Libraries and Special Collections
Graduate students have access to a rich array of department and university resources that extend to all areas of study. In addition to our first-rate library, ample permanent holdings are bolstered by an excellent inter-library loan department and access to a vast array of electronic resources.
Our primary research facility is the Main Library, which provides access to more than 5 million holdings, but our students also make good use of UGA's Special Collections Libraries, including the Hargrett Rare Book and Manuscript Library. Holdings in the Hargrett include the Manuscripts & Photographs Collection; the Georgiana Collection, documenting the history of Georgia; the Southeastern Native American Documents Collection, an assortment of some 2,000 documents and images from the years 1730-1842; The DeRenne Georgia Library, containing printed materials relating to the early history of Georgia; a number of Civil War diaries and related papers; and an extensive broadside collection.
The Richard B. Russell Library houses photographs, interview transcripts, documentary films, and other archival materials of the Foot Soldier Project for Civil Rights Studies. The Digital Library of Georgia includes historic African American newspapers and books, blues and vaudeville selections from African American theater, southeastern Native American documents, including a digitized, searchable version of the Cherokee Phoenix, and other relevant databases. In addition to news film of the civil rights era, the Walter J. Brown Media Archives contains amateur movies, Peabody Award-winning documentary programs, and television shows featuring topics in African American and Native American Studies. Finally, we provide access to such electronic resources as African American Biographical Databases, 19th-Century African American Newspapers, African American Poetry, and Ethnic Newswatch.
The library’s electronic resources are vast and include Literature Online, American Periodicals Series Online, American Poetry 1600-1900, Project MUSE, and JSTOR, all accessible through UGA's GALILEO, the University System of Georgia's database collection.
Research opportunities abound for graduate students of early literatures at UGA. The Hargrett Library acquired the book collection of the eminent early modern historian A.L. Rowse and has a fair number of early modern printed books. Students can also participate in the Hargrett Hours Project, an ongoing study of the medieval items housed at the Hargrett Library. The library also boasts extensive holdings in rare and early maps and theatrical history. Electronic resources include Early English Books Online, Iter, the Middle English Compendium, and the World Shakespeare Bibliography, again all accessible through GALILEO. Our graduate students also have the benefit of strong library resources in the field of Eighteenth Century Literary Studies, including access to such electronic resources as Eighteenth-Century Collections Online, Early American Fiction 1789-1875, and Early American Imprints 1639-1819. No matter their research interests, students have access to a wealth of resources and support thanks to UGA's highly ranked library services.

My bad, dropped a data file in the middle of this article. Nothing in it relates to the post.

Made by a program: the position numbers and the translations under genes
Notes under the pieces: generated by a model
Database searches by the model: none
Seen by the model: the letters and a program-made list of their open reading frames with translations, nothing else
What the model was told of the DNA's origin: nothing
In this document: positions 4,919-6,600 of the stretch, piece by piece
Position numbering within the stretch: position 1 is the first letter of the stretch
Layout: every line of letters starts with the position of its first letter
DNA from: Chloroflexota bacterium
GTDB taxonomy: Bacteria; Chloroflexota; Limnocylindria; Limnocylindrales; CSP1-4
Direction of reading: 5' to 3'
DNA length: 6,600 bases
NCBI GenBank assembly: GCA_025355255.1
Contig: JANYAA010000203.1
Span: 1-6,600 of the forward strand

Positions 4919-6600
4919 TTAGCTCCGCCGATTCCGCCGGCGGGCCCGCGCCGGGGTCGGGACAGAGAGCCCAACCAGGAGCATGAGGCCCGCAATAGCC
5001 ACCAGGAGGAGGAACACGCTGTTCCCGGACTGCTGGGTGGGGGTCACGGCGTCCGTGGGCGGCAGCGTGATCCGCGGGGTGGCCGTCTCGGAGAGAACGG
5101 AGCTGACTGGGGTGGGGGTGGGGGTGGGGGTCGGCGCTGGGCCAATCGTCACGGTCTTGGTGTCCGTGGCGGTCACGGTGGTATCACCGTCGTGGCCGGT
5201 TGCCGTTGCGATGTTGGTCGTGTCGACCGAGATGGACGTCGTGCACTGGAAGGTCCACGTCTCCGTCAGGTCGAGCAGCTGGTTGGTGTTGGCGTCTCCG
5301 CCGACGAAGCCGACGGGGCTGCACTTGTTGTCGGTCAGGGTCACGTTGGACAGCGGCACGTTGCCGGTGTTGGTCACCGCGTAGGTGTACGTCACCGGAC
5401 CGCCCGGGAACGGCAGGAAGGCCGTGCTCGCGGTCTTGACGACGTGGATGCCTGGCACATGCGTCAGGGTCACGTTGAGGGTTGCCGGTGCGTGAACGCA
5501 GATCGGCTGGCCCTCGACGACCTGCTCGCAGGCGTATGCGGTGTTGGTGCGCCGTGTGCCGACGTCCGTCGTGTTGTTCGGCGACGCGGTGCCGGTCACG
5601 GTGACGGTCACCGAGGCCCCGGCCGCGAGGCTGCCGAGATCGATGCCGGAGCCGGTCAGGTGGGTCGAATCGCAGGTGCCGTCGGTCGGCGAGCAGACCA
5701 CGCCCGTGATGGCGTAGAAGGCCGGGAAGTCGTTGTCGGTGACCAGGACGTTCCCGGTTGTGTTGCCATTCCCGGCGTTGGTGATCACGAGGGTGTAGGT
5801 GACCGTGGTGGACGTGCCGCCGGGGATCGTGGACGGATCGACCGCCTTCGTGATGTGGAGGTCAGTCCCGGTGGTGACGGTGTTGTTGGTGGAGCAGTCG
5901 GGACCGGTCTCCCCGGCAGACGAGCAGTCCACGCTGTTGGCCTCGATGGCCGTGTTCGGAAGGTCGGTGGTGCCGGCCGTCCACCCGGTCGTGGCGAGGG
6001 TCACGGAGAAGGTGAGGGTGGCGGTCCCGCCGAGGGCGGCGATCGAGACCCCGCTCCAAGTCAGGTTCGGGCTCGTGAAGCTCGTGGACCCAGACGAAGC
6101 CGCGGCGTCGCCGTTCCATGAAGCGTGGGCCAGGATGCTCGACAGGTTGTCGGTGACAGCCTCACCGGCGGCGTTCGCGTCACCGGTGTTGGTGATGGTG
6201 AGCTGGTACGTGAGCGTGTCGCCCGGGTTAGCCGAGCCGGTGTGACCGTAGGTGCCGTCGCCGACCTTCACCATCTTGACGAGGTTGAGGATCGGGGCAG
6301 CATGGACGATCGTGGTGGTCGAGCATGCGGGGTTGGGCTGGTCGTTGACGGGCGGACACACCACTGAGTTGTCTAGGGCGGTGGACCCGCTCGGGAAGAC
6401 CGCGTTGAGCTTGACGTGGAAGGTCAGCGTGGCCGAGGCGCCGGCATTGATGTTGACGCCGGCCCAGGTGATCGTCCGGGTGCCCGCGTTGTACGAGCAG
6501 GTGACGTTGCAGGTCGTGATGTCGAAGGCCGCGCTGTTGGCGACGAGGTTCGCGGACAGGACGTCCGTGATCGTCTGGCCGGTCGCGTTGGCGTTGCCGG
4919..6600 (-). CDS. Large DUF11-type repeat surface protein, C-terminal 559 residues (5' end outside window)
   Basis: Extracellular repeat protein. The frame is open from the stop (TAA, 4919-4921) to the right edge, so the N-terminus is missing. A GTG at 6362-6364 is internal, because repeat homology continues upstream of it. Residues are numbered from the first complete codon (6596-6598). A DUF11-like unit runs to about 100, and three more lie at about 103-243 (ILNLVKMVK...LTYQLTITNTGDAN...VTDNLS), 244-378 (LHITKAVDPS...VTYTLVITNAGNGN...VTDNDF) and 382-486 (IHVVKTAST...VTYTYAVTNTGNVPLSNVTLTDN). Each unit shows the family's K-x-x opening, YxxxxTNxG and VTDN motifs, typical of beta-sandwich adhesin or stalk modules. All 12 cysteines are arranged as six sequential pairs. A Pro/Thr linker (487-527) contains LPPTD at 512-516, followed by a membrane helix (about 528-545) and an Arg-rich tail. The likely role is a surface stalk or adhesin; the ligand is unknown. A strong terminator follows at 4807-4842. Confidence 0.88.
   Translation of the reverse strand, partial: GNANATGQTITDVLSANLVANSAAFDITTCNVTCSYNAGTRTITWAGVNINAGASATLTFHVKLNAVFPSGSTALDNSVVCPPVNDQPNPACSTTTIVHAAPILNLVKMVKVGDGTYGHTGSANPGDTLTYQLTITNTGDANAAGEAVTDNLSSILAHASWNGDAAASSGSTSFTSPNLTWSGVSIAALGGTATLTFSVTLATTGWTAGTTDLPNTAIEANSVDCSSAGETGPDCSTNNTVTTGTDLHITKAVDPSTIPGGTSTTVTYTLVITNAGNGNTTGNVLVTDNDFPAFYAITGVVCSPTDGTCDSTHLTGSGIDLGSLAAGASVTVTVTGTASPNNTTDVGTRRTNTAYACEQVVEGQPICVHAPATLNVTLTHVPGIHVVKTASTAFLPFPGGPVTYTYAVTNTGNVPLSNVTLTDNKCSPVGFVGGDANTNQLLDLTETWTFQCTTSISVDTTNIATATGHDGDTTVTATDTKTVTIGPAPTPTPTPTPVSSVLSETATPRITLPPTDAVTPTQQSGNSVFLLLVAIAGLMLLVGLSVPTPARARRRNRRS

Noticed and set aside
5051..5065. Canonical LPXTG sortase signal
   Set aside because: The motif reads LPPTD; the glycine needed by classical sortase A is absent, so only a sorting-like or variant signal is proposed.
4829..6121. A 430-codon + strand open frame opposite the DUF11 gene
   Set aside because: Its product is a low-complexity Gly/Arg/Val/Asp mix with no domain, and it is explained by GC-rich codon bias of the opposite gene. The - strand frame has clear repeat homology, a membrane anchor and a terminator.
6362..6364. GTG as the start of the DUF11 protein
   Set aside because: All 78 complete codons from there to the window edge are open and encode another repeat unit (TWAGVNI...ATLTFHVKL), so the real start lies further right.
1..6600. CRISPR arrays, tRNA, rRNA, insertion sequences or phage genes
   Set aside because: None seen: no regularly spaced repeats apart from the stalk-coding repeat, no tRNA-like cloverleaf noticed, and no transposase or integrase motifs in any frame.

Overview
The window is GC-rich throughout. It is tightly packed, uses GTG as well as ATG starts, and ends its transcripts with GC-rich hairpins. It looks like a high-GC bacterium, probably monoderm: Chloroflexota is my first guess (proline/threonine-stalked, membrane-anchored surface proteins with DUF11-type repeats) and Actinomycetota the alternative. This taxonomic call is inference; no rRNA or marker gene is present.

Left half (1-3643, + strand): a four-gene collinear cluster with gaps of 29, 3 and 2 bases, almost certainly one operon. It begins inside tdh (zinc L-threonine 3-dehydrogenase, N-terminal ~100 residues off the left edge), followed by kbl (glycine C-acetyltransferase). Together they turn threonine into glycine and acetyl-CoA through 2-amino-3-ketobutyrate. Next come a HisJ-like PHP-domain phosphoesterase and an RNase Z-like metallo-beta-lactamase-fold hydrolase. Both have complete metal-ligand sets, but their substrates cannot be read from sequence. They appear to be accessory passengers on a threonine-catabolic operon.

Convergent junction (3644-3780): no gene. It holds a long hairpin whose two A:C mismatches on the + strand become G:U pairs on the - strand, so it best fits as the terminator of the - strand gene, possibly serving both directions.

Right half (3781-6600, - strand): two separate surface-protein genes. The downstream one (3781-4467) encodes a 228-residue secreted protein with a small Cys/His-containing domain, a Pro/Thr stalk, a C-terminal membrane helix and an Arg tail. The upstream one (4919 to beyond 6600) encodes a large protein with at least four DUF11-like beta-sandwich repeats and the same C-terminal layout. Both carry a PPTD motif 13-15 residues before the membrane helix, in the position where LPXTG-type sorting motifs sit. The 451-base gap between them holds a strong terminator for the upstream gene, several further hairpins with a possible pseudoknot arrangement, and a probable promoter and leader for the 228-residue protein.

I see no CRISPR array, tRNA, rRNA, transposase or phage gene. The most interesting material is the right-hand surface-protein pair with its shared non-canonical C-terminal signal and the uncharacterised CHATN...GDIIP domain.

Speakers, Colloquia, and Workshops
The English Department provides additional support for areas of study by hosting lectures by eminent scholars, theorists, and creative writers. Learn more about these opportunities within and beyond the department.
The Willson Center for Humanities & Arts
The UGA Willson Center showcases faculty innovation and achievement. It encourages interdisciplinary activity and facilitates intellectual exchange between the University and the public through public programs, scholarly programs, and programs that foster student engagement and research. The Center houses programs including the Cinema Roundtable and the Global Georgia Initiative. In addition, the Center hosts lectures series and research seminars open to graduate students, including The Georgia Colloquium in 18th-and 19th-Century British Literature organized by English Department faculty, Roxanne Eberle and Casie LeGette; the History and Gender Workshop organized by History Department faculty; and the Cultural and Linguistic Identity in the Americas: Immigration, Migration, Modernity organized by Linguistics, Comparative Literature, and Terry College faculty, among others.
Graduate students interested in Material Textualities including Digital Humanities and English Language Studies benefit immensely from the Willson Center Digital Humanities Lab, known informally as the DigiLab, a state-of-the-art creative workspace for both individual and collaborative projects with numerous technological resources and programs. Notable DH projects in the English Department include: Emma, a suite of software applications for writers designed to foster a writing community in classrooms, as well as the Linguistic Atlas Project, the site through which the Atlas distributes text and audio materials related to American English, especially using GIS tools.